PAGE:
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Performing Arts Weekly 10.27

Oct. 25, 2016
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Victory for Victoria, Milwaukee Opera Theatre @Wauwatosa Woman’s Club, Oct. 27-30

When it came time for fall programming, Milwaukee Opera Theatre couldn’t resist a world premiere musical by Milwaukee writers on a woman running for president—Victoria Woodhull, who tossed her bonnet into the 1872 race. Her chances were nil, given that women wouldn’t have voting rights for nearly 50 years. 

Although overshadowed by Susan B. Anthony, Woodhull was a leader among the suffragettes, the movement that finally won women the vote in 1920. “She was deeply interested in social freedom,” says MOT Director Jill Anna Ponasik. “This meant the ability for women to choose their husbands, to have custody of their children, to own property.”

Susan Peterson Holmes and Peggy Peterson Ryan wrote the words to Victory for Victoria in an echo of 19th-century American English. Ponasik describes Alissa Rhode’s music as “deeply rooted in American musical theater with an Americana feel.” The cast of 10 present the musical as if they were an itinerant theater troupe from the early 20th century, desperate to tell Woodhull’s story at a time when woman’s suffrage was drawing closer to reality. 

Ponasik takes satisfaction in the venue, a period-appropriate Georgian ballroom. “The Wauwatosa Woman’s Club is my polling place,” she says. “I found the venue for Victory for Victoria by voting—as a woman!” (David Luhrssen) 

Folk Songs, Tales and Legends

Master Singers of Milwaukee, Oct. 29 & 30

Several folk songs comprise the program of the next concert by the fine choristers of the Master Singers of Milwaukee. One of the more well-known composers featured is Benjamin Britten; the men of the MSM performing his World War II-era “Ballad of Little Musgrave and Lady Barnard.” The women perform “Les Sirènes,” a piece written by French composer Marie-Juliette “Lili” Boulanger. Other works by lesser-known composers include Jack Halloran’s “Nelly Bly,” and an elegant and beautiful setting of the traditional Christian hymn “Shall We Gather at the River” by Matthew Culloton. Sure to be of interest will be the unique Latvian folk song “Kalejs kala debesis” and the Halloween-ready “That Old House is Ha’nted” by Jester Hairston. The Oct. 29 concert takes place at North Shore Congregational Church in Fox Point; the Oct. 30 performance is at St. John’s Lutheran Church in Brookfield. (John Jahn)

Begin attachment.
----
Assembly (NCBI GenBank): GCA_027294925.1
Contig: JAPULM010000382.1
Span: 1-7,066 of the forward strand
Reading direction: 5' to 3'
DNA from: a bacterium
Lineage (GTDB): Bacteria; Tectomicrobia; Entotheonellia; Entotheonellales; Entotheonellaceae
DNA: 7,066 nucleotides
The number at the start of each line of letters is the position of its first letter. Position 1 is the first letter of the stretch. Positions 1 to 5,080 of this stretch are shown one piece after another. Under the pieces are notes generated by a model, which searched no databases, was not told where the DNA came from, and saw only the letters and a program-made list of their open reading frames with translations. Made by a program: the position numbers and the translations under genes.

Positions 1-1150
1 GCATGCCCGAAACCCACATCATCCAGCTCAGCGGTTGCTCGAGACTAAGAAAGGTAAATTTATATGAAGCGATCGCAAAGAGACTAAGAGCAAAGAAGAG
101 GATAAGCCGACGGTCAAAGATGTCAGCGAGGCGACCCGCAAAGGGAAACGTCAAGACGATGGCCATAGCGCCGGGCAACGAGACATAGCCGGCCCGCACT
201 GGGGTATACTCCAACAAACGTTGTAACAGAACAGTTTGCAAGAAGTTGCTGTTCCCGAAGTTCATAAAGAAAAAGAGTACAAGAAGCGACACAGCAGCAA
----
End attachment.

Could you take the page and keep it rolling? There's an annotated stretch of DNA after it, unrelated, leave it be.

Cooperative Performance Milwaukee @ Cooperativa Gallery, Oct. 28-30; Nov. 4-6

Earth’s Cambrian period—starting some 545 million years ago and lasting for around 50 million years—witnessed the onset of a rapid proliferation of life—a phenomenon often called the “Cambrian Explosion.” Cambrian, a modern Homo sapiens’ artistic view of that period, is devised by Brennen Steines, choreographed by Liz Faraglia, composed by Olivia Valenza and starring Kelly Radermacher and Don Russell. Cambrian is described as “a sound and movement-based performance [exploring] themes of life, evolution and physical form.” (John Jahn) 


To Kill a Mockingbird @ Waukesha Civic Theatre, Oct. 28-Nov. 13

Harper Lee’s 1960 novel To Kill a Mockingbird hit the literary world like an earthquake—a book taking a dramatic and troublingly insightful look at issues of race, gender roles and class that arrived right at the beginning of the culturally tumultuous ’60s. It won the Pulitzer Prize for fiction and, in 1962, was the subject of an Oscar-winning feature film starring Gregory Peck in the pivotal role of lawyer Atticus Finch. It has been widely taught in literature classes throughout the country ever since its publication—and not without controversy. Waukesha Civic Theatre, under director Rhonda Schmidt, presents a fairly faithful staged production of To Kill a Mockingbird originally adapted by Iowa City-born playwright Christopher Sergel. (John Jahn)

Women on the Verge of a Nervous Breakdown

UW-Milwaukee Theatre Department @ Kenilworth Five-0-Eight, Nov. 2-9

Raeleen McMillion directs a staged production of the classic film by Spanish director, producer and writer Pedro Almodóvar. The 1988 film starred Antonio Banderas and won quick acclaim for Almodóvar; it went on to win an Oscar for Best Foreign Language Film. Women on the Verge of a Nervous Breakdown is best described as a black comedic-drama that focuses a sharp, observant eye upon the lives of men and women in a modern-day urban setting. (John Jahn)


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